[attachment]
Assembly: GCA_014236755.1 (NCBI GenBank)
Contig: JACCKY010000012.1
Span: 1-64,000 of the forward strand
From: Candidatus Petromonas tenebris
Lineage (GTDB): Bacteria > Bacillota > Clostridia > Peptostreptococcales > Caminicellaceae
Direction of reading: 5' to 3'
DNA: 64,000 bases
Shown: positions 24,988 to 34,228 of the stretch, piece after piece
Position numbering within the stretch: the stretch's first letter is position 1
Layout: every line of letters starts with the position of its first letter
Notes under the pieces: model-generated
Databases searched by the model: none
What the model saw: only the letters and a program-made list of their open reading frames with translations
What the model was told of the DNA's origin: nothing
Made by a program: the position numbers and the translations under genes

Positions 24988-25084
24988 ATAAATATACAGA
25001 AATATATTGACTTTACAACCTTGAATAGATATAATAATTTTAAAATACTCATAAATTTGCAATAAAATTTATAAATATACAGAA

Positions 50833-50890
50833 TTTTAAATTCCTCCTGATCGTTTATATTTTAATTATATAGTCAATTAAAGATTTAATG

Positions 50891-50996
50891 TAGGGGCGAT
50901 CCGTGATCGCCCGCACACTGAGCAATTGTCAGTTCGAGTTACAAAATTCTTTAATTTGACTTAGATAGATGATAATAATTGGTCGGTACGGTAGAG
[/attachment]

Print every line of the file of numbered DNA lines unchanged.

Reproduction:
Assembly: GCA_014236755.1 (NCBI GenBank)
Contig: JACCKY010000012.1
Span: 1-64,000 of the forward strand
From: Candidatus Petromonas tenebris
Lineage (GTDB): Bacteria > Bacillota > Clostridia > Peptostreptococcales > Caminicellaceae
Direction of reading: 5' to 3'
DNA: 64,000 bases
Shown: positions 24,988 to 34,228 of the stretch, piece after piece
Position numbering within the stretch: the stretch's first letter is position 1
Layout: every line of letters starts with the position of its first letter
Notes under the pieces: model-generated
Databases searched by the model: none
What the model saw: only the letters and a program-made list of their open reading frames with translations
What the model was told of the DNA's origin: nothing
Made by a program: the position numbers and the translations under genes

Positions 24988-25084
24988 ATAAATATACAGA
25001 AATATATTGACTTTACAACCTTGAATAGATATAATAATTTTAAAATACTCATAAATTTGCAATAAAATTTATAAATATACAGAA

Positions 50833-50890
50833 TTTTAAATTCCTCCTGATCGTTTATATTTTAATTATATAGTCAATTAAAGATTTAATG

Positions 50891-50996
50891 TAGGGGCGAT
50901 CCGTGATCGCCCGCACACTGAGCAATTGTCAGTTCGAGTTACAAAATTCTTTAATTTGACTTAGATAGATGATAATAATTGGTCGGTACGGTAGAG